Thursday, October 30, 2008
Anyone know Latin so they can tell me what the hell title means? It wasn't mentioned in the episode. Eris is the Greek goddess of discord, for what that's worth, and my armchair knowledge of Descartes (cogito ergo sum) suggests that sum means "I am" or something to that effect. So something about "being discord", maybe?
Hero: Lyle dunking Elle
That was pretty funny. Go Lyle. Nice to see the overlooked Bennet getting his licks in.
Villain: Elle on a plane
Claire seems to have taken over Hiro's job of doing something dumb every week. Look, I get that the writers needed Claire and Elle to physically get to where the main narrative is quickly, but they could have just dropped them in front of Pinehearst and let us fill in the blanks instead of showing us that Claire was stupid enough to bring an electrically out-of-control Elle on a plane, endangering the lives of all those passengers, even going so far as to taunt Elle while they're flying. The payoff of that scene, Claire and Elle's sisterly bonding as Claire takes the brunt of Elle's power, wasn't worth the idiotic setup. And really, if Elle had just let go of the metal arm of her seat, she probably could have dispersed the electricity as well as Claire did.
Hero: Claire is involved in the main narrative
I often feel that Claire, a continent away, often ends up removed from the main narrative of the show and gets saddled with lackluster subplots and lame characters (*cough* Wes *cough*) so I always appreciate it when she finds her way back into the main narrative and hangs out with her birth family.
Hero: Parkman does good
Hey, Matt the loveable doofus did something effective! And he showed just the right combination of sorrow and nonchalant-ness at the news of his father's death. I'm just hoping he's already aware of Daphne's double-cross (although, honestly, Parkman automatically trusting her enough to NOT read her mind and see that wouldn't surprise or anger me much).
Villain: Sylar gets whomped again
I was a little disappointed that Sylar was taken down so easily by Mohinder. First he was beaten to a pulp by Peter last week and now this. I'll take back this criticism if Sylar not fighting back against Mohinder was part of the "infiltrate the bad guys" stratagem suggested by his slowing of Peter's fall.
Hero: Maya gone for good
Hopefully her amends-making will occur firmly offscreen, making this the last we'll see of the irritatingly doe-eyed Maya. Though I have to wonder, if this was Maya's final exit, what was the point of having her in this season at all? We could have gotten the "Mohinder is becoming a monster" vibe sufficiently from his webbing of the abusive neighbor and drug dealer and subsequent attack on Tracy and Nathan. It's funny: of all the season 2 plots the producers are doing their best to ignore that I wish they wouldn't, they decided to carry over Maya, the one season 2 plot I'd like most to be ignored.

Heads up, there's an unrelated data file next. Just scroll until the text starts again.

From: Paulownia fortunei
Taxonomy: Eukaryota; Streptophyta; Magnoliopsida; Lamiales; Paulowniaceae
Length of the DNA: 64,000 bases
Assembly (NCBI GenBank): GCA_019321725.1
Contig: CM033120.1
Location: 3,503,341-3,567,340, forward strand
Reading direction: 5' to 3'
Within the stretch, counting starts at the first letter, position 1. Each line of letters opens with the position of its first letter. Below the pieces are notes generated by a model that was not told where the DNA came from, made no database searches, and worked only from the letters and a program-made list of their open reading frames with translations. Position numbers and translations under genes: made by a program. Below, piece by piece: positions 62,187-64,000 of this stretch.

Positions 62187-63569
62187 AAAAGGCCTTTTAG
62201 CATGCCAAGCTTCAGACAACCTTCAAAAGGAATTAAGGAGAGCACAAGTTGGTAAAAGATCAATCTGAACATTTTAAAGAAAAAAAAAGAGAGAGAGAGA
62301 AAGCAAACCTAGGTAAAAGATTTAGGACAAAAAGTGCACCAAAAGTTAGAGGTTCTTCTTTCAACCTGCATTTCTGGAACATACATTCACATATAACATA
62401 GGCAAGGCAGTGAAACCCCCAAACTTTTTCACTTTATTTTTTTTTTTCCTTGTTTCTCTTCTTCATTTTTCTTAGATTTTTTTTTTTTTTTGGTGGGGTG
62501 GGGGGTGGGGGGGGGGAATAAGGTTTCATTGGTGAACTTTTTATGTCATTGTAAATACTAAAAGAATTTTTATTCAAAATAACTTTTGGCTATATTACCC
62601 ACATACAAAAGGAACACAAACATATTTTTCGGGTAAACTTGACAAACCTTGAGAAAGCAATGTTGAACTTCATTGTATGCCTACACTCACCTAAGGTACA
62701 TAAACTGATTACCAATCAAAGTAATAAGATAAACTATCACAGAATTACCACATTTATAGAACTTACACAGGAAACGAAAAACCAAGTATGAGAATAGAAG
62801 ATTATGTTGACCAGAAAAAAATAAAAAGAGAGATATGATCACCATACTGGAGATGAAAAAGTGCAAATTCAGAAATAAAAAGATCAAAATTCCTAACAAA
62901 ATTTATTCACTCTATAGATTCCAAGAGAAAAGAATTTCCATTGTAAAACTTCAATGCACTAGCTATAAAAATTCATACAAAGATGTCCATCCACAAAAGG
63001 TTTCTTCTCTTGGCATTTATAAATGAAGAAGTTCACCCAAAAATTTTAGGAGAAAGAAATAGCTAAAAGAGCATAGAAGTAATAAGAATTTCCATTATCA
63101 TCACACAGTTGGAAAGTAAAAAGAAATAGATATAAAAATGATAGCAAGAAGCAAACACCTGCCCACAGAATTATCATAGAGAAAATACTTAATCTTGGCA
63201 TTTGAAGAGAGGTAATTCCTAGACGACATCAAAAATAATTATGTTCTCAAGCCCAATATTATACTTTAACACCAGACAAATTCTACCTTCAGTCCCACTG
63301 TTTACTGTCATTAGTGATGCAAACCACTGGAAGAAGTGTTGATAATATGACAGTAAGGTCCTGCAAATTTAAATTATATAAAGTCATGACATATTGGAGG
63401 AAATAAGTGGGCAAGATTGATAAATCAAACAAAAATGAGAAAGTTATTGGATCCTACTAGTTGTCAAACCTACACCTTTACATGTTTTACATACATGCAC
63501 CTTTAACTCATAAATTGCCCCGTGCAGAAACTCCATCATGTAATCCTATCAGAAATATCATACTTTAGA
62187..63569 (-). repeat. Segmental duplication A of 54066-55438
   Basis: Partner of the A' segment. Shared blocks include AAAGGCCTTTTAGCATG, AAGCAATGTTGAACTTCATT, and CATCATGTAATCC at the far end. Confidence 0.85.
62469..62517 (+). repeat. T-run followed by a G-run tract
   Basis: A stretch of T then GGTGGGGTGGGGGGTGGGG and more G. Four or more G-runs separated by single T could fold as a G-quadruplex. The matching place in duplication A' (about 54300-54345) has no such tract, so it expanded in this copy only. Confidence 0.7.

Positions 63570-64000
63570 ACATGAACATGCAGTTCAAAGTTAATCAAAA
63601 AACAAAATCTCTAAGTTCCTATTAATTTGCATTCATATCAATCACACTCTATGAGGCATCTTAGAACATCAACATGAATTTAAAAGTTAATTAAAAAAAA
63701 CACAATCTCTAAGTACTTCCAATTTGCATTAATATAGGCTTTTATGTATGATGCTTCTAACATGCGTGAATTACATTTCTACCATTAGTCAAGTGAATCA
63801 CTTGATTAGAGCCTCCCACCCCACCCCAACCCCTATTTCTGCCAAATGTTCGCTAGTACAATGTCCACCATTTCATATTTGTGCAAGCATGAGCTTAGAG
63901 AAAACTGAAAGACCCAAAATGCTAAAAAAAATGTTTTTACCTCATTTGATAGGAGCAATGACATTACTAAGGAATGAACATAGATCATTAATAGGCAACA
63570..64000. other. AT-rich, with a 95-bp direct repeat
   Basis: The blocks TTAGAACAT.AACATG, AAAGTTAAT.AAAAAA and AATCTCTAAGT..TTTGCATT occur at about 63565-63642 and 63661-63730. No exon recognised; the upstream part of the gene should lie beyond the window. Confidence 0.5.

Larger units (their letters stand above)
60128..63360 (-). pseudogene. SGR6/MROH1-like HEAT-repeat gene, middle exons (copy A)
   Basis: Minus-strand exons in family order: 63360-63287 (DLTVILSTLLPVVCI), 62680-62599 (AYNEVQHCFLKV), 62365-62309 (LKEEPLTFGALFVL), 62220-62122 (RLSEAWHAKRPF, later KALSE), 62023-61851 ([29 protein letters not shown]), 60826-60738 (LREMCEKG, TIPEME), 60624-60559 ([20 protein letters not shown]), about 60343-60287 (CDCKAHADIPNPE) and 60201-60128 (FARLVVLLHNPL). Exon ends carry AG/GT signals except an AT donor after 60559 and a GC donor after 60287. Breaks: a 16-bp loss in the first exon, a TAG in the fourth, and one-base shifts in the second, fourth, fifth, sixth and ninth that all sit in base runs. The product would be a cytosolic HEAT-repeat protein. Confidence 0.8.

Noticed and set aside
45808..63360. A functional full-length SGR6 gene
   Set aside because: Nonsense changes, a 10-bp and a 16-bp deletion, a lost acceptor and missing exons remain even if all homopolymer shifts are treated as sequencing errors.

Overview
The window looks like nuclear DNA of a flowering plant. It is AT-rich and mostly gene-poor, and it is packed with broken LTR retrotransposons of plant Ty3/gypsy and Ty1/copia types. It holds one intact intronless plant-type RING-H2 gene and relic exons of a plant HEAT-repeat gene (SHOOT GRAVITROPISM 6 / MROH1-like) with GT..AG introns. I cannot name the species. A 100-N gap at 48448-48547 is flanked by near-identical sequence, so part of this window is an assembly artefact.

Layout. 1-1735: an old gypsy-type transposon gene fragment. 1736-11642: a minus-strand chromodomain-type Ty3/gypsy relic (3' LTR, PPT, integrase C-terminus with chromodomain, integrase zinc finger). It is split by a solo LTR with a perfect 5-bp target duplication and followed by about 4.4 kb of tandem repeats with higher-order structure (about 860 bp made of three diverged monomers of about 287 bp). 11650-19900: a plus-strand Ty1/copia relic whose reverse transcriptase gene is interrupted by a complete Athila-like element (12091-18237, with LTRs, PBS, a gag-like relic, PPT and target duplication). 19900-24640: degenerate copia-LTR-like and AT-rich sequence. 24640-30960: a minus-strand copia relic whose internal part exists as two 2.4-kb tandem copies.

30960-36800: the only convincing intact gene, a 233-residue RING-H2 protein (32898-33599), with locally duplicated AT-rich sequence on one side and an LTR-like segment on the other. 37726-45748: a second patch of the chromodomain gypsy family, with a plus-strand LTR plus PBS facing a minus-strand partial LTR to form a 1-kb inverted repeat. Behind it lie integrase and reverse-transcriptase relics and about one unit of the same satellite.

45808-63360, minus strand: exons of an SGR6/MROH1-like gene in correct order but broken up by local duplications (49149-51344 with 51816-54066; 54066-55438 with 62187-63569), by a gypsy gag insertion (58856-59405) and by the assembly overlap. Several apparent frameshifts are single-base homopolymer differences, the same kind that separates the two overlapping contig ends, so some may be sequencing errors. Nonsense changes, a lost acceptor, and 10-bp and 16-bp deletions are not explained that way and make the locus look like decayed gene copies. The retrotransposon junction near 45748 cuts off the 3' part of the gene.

Not much to say about this one. Another steady and enjoyable outing. I'm looking forward to the flashback episode in two weeks.
Wednesday, October 29, 2008
Tuesday, October 28, 2008
Crime on the rise.
And Mindless Ones terrorizing cities.
With all this negativity in the world, I'm going to act positively. That's why I'm asking for a complete halt to all this "negative campaigning." That's not to say other independent committees might not put out adds pointing out that Cyclops is guilty of committing hate crimes against homosexuals...
Or that Cyclops may possibly be a homosexual himself.
But I won't go down that road because that's not what's important to this race. What's important is that I'm going to be tough on evil extra-dimensional deities.
Tougher on vampires.
And toughest on taxes.
So vote for Doctor Strange and together we can bring America to new heights.
I would also like to point out that by taking the high road and ending my negative campaigning I've proven myself to be ethically and morally superior to my opponent.
Did you know: Doctor Strange's apprentice is a man-bull. Can America withstand a cabinet stuffed with man-bulls?
Did you know: Jesus Christ died for our sins; what have Hoggath, Ikthalon, Agamotto, and Watoomb done for us lately?
Did you know: "Doctor" Strange is no longer licensed to practice medicine?
Did you know: when Doctor Strange was a doctor, he wouldn't help poor people; he was only concerned with making money for himself?
Did you know: Doctor Strange's wife isn't American? She wasn't even born in this dimension.
Did you know: While Doctor Strange claims to be against tax increases, he plans to raise "fees" to help fund the arts? And not the fine arts, but the "mystic" arts?
Do you know where on the world America is? That's right, the surface.
Does America truly want to be part of the "strange" new world promised by this candidate? Can America afford to trust the trippy and surreal vision of this "doctor?"
On November 4th, vote for the candidate with a clear and direct vision for the future.
Isn't it time America "mutated" into something that was beneficial for all?
Paid for by Mutatis Mutandis and People For A Strange-free America.
I'm Scott Summers...and I approve this message.
Monday, October 27, 2008
Killing Adam off was lame because:
A. Adam was a cool character, with lots of potential and ties to several characters the writers never bothered to explore.
B. The old "having the new villain attack/kill the old one to prove how much more badass the new villain is" trick was hackneyed by the time Stan Lee finished using it and ridiculously transparent by now.
(And didn't Ma Petrelli see Adam in her vision of the future, joining in the attack on the Company? Or are her visions more metaphoric rather than literal? Ah well, that vision's specificity has probably already been erased by the Peters' future shenanigans two episodes ago.)
Hero: Pa Petrelli's power
That a man who fathered two people with powers that both involve the taking of other powers in some way would have a cruder form of that power makes so much sense that I'm embarrassed I never thought of the possibility.